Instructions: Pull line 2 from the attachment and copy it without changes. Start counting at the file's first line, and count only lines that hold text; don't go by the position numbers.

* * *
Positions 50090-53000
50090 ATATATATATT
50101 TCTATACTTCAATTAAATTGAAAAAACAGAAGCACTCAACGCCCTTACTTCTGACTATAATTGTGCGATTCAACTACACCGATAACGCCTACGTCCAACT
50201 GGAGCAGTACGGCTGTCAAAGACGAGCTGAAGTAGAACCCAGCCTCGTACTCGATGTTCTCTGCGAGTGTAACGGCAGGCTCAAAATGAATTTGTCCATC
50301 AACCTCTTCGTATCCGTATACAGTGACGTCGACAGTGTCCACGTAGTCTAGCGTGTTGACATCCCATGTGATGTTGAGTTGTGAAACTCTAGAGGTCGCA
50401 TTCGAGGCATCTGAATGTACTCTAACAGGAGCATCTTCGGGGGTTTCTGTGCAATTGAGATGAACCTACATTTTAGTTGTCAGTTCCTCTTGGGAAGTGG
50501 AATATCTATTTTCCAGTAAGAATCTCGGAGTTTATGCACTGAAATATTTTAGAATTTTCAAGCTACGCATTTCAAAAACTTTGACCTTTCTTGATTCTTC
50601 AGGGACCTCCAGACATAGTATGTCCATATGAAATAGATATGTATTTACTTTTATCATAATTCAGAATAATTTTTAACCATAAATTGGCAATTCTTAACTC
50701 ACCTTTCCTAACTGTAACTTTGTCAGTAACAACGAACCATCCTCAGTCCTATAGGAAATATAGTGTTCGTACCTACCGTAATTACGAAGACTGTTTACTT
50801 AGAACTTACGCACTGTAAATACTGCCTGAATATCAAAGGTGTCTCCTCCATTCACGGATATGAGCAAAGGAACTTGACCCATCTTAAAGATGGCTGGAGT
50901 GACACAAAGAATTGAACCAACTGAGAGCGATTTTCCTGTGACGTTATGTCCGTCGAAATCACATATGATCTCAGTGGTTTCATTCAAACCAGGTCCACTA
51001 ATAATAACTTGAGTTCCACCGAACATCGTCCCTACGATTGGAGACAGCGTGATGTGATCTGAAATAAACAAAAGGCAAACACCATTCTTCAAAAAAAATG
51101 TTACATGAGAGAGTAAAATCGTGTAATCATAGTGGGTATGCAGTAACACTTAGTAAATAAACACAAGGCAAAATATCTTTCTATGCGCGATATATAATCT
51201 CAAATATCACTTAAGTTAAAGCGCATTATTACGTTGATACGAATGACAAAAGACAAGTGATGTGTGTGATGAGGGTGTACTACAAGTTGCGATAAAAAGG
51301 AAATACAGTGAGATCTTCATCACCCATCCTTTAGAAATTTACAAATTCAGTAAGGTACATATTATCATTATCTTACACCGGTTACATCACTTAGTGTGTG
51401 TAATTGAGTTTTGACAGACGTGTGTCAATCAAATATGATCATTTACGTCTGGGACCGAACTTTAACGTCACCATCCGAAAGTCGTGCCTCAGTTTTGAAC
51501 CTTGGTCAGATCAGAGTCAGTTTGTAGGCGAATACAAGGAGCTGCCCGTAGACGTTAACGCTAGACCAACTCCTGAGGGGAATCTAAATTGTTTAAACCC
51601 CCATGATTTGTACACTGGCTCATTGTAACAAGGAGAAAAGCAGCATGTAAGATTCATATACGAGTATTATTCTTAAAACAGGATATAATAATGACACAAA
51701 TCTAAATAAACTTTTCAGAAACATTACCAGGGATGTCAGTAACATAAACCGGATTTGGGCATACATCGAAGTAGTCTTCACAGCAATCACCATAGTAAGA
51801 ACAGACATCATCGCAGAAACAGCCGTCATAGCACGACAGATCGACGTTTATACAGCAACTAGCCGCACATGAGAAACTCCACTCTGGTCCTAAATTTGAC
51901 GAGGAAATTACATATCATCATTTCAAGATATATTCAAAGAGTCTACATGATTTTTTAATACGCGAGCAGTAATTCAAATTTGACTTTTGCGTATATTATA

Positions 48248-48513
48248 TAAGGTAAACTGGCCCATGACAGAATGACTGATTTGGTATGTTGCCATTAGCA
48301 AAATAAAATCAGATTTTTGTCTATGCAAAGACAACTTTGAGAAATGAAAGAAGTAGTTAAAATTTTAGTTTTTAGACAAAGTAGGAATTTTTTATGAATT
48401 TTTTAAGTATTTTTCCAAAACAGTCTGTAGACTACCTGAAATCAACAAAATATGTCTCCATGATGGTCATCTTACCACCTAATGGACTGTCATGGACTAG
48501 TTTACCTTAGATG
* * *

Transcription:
50090 ATATATATATT